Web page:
November 9, 2010
by Alan Hart
Despite President Obama’s rhetoric (sometimes) to the contrary, his policy of continuing targeted assassinations by drone attacks over Afghanistan is escalating a drift to extremism
AP Nov. 8: Obama sits between India’s President Prathiba Patil, right, and India’s Prime Minister Manmohan Singh at a state dinner in New Delhi, India.
By Alan Hart — Veterans Today
In Mumbai President Obama was asked by an Indian student for his “take or opinion on jihad”. He began his answer with the observation that “the phrase jihad has a lot of meanings within Islam and is subject to a lot of different interpretations.” In its report of the discussion, The New York Times noted that Obama “carefully avoided saying that he was opposed to jihad”. (I ask – How could he be opposed if he is aware of its two real and true meanings in Islam? The Greater jihad is the inner struggle for self-improvement to become a good Muslim. The Lesser jihad is struggle against oppression – oppression as in Israel’s occupation and treatment of the Palestinians, for example).
Obama went on (my emphasis added): “I think all of us recognize that this great religion in the hands of a few extremists has been distorted to justify violence towards innocent people that is never justified. And so, I think, one of the challenges that we face is, how do we isolate those who have these distorted notions of religious war?”
He is, of course, right about the nature of the particular challenge. It is to isolate those who can be correctly labeled as Arab and other Muslim terrorists. The question is – How can that be done effectively?
Part of the answer is not the way President George “Dubya” Bush and Prime Minister Tony Blair set about doing it, a counter-productive way with bombs and bullets.
Today there are few if any real experts who would deny that Bush and Blair’s approach to counter-terrorism made the two of them the best recruiting sergeants for violent Islamic fundamentalism in all of its forms and franchises. (In the past I have imagined Osama Bin Laden on his knees giving thanks to his god for the folly of the Bush-and-Blair approach).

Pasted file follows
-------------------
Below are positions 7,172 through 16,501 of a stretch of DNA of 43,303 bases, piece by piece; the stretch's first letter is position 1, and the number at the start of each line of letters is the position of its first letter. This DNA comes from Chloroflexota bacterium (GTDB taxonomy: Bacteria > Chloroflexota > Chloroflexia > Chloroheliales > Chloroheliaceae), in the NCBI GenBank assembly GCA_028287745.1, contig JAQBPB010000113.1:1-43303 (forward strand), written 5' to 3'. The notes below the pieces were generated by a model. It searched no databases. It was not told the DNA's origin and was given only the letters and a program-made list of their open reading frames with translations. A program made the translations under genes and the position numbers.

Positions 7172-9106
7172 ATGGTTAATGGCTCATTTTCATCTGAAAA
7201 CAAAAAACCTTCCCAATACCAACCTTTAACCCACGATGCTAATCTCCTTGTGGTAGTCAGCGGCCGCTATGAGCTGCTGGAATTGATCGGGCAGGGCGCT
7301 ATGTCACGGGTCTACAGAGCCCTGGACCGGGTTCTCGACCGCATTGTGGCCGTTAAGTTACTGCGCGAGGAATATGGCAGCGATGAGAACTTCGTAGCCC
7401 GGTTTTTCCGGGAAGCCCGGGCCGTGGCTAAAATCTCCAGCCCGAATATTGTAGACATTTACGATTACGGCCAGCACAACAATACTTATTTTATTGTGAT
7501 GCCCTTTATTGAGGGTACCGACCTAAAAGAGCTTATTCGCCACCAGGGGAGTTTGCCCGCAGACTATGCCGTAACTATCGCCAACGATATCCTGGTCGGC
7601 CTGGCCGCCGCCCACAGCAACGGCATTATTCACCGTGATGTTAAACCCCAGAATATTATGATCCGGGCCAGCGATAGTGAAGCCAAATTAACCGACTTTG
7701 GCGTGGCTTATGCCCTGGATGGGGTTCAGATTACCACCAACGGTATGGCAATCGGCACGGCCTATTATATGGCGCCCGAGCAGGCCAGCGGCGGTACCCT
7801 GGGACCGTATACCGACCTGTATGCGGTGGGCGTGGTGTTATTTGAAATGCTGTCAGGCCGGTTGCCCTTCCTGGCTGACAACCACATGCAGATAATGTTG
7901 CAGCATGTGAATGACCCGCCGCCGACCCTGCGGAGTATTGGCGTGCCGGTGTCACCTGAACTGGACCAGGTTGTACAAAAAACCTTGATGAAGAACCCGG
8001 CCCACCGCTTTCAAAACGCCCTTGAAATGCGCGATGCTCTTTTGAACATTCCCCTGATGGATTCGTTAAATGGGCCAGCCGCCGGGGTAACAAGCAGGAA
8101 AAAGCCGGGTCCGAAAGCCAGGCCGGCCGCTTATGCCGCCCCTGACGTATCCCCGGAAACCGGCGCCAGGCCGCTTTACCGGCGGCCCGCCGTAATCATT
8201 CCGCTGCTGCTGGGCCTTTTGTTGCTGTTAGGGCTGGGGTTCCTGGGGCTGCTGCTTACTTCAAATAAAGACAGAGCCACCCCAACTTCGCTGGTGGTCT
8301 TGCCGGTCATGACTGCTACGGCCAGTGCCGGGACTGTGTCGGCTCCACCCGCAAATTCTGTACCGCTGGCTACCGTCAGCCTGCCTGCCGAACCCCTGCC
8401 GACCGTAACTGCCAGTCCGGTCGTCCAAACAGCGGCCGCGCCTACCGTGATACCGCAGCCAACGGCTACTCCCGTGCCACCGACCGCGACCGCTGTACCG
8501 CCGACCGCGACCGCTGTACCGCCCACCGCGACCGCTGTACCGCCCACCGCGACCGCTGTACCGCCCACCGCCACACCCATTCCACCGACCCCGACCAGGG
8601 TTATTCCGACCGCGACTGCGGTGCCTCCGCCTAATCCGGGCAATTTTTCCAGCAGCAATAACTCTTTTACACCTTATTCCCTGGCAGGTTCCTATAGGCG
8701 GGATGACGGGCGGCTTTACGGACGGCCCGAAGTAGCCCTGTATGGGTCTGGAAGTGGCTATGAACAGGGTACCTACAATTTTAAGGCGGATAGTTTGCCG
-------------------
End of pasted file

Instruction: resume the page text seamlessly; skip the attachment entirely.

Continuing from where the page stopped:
There is, in fact, only one tried and tested way of defeating non-state terrorism. (State terrorism is that directed and executed by an agency of state such Israel’s Mossad and America’s CIA). In Volume Three of the American edition of my book Zionism: The Real Enemy of the Jews, I get it down to 146 words, which I would expect an averagely intelligent child to understand, as follows:
Terrorists cannot operate, not for long, without the cover and the practical, emotional and moral support of the community of which they are a part. When that community perceives itself to be the victim of a massive injustice, and if that injustice is not addressed by political means, the community will cover, condone and even applaud the activities of those of its own who resort to terror as the only means of drawing attention to the injustice, to cause it to be addressed. It follows that the way to defeat terrorism – the only successful and actually proven way – is by addressing the genuine and legitimate grievances of the host community. The community will then withdraw its cover and support for its terrorists; and if they continue to try to operate, the community will oppose them by exposing them – reporting them to the authorities if reasoning fails.
I go on to say there are many case studies to support this analysis. In Northern Ireland, for example, the British Army did not defeat Provisional IRA terrorism. The terrorists called off their campaign when they had no choice – because the Catholic host community would not cover and support them any longer. And that happened only because the British government summoned up the will, about half a century later than it should have done, to risk the wrath of militant Protestantism by insisting that the legitimate grievances of the Catholics of Northern Ireland be addressed.
It follows that the only effective way to defeat Arab and other Muslim terrorism is by addressing the legitimate grievances of its host communities. What are those grievances? The list is quite long but at the top of it is the double standard of Western foreign policy as manifest in its refusal to call and hold Israel to account for its defiance of international law, while at the same time making demands, often backed with punishment including war, for Arab and other Muslim regimes to act in accordance with international law.
It’s worth recalling that in May 2004, the most senior official at the British Foreign Office, Permanent Secretary Sir Michael Jay, wrote a letter to the Cabinet Secretary, Sir Andrew Turnbull. It was a warning to Prime Minister Blair and his ministers that Britain’s foreign policy was fuelling Muslim extremism. (We were not supposed to know about that letter but it was leaked to The Observer).
It said that British foreign policy was a “key driver” behind recruitment by Muslim extremist groups.
It said that a “recurring theme” among the underlying causes of extremism in the Muslim community was “the issue of British foreign policy, especially in the context of the Middle East peace process and Iraq.” (If written today Afghanistan would be added to the context).
It said that “British foreign policy and the perception of its negative effect on Muslims globally plays a significant role in creating a feeling of anger and impotence among especially the younger generation of British Muslims.”